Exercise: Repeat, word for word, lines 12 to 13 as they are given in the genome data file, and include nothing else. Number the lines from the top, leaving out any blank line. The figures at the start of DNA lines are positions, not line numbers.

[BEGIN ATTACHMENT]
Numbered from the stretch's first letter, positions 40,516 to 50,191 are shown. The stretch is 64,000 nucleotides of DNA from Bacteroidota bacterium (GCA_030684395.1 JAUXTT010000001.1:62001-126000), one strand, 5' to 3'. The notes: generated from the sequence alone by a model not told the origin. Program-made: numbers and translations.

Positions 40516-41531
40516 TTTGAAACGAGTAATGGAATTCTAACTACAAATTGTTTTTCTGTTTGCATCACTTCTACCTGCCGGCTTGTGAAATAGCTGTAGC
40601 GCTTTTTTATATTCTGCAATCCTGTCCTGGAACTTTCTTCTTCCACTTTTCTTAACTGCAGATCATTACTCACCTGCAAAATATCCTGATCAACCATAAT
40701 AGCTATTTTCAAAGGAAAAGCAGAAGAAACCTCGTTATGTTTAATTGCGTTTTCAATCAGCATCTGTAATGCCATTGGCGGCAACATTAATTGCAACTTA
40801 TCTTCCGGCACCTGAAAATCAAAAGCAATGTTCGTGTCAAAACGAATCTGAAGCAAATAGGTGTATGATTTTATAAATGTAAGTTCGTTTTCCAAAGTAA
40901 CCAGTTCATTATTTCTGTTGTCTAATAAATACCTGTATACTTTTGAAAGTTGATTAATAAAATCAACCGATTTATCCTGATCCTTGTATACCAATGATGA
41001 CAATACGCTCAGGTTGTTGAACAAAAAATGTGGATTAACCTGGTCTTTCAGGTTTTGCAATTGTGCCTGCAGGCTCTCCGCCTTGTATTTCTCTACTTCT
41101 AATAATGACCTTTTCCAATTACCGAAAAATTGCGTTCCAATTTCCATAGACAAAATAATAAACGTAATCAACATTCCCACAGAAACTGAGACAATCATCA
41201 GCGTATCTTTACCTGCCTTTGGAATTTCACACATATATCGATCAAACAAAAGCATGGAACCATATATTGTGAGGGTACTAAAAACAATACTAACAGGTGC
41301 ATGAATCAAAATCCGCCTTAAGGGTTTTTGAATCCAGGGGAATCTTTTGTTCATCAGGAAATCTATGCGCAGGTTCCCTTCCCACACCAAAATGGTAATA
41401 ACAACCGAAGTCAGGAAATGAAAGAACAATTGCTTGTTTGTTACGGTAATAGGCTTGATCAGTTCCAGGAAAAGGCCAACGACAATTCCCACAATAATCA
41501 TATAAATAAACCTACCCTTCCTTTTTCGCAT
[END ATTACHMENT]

41401 ACAACCGAAGTCAGGAAATGAAAGAACAATTGCTTGTTTGTTACGGTAATAGGCTTGATCAGTTCCAGGAAAAGGCCAACGACAATTCCCACAATAATCA
41501 TATAAATAAACCTACCCTTCCTTTTTCGCAT